Savage Review: Sweeping, Overwhelming Depiction Of NZ’s Street Gangs

Here's our review for Savage starring Jake Ryan, John Tui and written & directed by Sam Kelly

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Savage Review: Sweeping, Overwhelming Depiction Of NZ’s Street Gangs
stars

Brutal violence as a way of life is something we have got accustomed to in cinema of Martin Scorsese and Quentin Tarantino. When another director comes along with a visceral view of street violence, we are taken aback.

So, it is with New Zealander Sam Kelly’s Savage. The film lives up to its aggressive title only to an extent. Parts of the film are harrowing, others surprisingly gentle and moving as we go through various flashbacks in the protagonist Danny’s life to know him and to understand why he has turned out the way he has.

By far the most defining moment in the script comes in Danny’s childhood. At 9, we see him turn into the rebel of a family lorded over by a strict abusive Church-going father who doesn’t hesitate in using the belt on his kids. Danny ends up in a remand home where he meets Moses. They are inseparable friends and partners in crime for the rest of the film.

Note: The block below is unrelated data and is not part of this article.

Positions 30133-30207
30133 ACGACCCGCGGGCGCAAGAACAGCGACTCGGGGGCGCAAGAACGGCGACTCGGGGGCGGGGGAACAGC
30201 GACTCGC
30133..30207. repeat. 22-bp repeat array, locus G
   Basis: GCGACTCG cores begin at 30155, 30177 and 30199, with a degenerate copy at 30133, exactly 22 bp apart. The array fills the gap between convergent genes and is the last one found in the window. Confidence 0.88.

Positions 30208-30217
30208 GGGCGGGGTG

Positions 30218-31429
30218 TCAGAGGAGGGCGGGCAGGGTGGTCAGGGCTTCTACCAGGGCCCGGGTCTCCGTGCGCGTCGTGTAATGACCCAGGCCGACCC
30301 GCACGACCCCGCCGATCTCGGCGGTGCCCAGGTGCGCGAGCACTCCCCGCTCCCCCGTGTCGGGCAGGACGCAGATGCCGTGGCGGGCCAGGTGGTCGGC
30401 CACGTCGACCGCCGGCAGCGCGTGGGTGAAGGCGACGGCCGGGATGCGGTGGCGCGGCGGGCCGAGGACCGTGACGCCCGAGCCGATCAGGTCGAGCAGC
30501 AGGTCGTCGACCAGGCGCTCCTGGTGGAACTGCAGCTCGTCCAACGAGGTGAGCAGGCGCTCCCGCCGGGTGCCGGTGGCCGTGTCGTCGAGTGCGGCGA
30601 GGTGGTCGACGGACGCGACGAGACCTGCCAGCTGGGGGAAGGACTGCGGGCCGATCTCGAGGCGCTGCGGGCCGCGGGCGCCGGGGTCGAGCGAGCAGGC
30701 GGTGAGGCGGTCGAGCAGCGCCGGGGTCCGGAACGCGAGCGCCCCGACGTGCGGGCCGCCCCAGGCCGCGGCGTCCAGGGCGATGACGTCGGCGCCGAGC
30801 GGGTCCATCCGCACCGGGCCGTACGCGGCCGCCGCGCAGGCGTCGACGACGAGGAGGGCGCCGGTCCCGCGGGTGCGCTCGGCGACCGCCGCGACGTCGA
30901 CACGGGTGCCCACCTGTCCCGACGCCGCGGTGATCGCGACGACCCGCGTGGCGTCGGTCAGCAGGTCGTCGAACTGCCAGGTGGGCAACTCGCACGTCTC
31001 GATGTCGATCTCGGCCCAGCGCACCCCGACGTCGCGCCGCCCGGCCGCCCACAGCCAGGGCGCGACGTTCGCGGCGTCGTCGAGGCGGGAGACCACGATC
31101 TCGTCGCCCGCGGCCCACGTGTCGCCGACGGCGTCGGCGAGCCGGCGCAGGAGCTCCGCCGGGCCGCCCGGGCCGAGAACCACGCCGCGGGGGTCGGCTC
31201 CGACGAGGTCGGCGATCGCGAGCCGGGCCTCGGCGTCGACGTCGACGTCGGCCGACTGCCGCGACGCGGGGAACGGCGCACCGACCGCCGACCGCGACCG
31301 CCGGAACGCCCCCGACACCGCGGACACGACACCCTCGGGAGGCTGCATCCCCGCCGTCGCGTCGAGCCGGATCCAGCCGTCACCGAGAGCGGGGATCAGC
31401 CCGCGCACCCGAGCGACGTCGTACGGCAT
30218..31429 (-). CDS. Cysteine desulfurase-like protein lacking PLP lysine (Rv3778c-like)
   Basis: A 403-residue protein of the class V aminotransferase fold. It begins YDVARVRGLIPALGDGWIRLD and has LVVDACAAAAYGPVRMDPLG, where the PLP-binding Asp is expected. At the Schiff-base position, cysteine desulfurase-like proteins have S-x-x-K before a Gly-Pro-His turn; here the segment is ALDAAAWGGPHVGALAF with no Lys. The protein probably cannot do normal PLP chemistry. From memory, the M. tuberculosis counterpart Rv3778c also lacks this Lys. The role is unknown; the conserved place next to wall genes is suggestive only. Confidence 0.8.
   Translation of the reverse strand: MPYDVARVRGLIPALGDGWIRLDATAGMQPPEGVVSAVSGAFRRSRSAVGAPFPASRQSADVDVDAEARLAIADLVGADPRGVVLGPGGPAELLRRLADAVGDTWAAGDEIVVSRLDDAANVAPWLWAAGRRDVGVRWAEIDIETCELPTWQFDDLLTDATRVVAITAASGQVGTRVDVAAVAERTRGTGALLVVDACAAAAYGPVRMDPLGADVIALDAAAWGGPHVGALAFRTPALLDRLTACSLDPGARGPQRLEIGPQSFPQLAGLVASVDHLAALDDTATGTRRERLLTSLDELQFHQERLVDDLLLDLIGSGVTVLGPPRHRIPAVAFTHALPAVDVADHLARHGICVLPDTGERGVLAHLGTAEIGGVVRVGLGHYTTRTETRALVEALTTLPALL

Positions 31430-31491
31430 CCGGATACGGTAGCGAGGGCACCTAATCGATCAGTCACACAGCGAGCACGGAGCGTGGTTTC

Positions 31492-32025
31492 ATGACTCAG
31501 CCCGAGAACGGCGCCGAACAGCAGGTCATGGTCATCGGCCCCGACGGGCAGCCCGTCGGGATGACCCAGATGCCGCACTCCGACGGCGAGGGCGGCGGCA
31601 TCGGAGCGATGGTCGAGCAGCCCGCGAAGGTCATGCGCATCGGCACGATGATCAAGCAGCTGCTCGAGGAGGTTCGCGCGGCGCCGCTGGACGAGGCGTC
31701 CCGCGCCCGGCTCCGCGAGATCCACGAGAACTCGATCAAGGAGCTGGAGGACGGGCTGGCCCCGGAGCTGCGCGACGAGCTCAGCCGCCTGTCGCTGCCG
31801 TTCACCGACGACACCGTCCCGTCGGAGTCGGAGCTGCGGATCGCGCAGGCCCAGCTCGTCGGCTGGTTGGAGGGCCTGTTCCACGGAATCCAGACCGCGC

Savage doesn’t hesitate in prodding and poking wounds that never heal. As we see Danny and his friend Moses at different times in their lives, we realize that theirs is an extraordinary existence remarkable for its intrinsic violence and its  repudiation of the stability of domestic life.

As time flies, we see Danny in different parts of his existence, but always shrouded in violence. Director Sam Kelly has done well to cast three different actors as Danny. Somehow all three faces coalesce without violence working towards creating a single identity for the troubled traumatized Danny.

The film’s colour palate suggests a kind of pale bloodshed. The frames are filled with a furious fluidity that suggests the precariousness of lives lived at the edge, devoid of home stability and joy. The finale where Danny finally reunites with his estranged mother will break your heart. We didn’t see that coming.

Savage is filled with surprises. It projects a side of New Zealand, a side more dark than verdant, grim rather than green, which we’ve never seen before. It is a work of brutal art, showing life as mean, cruel and unforgiving. But eventually it's also said that love can find you in the most unexpected places.





Image Source: Instagram/savagemovie, youtube/madmanfilms
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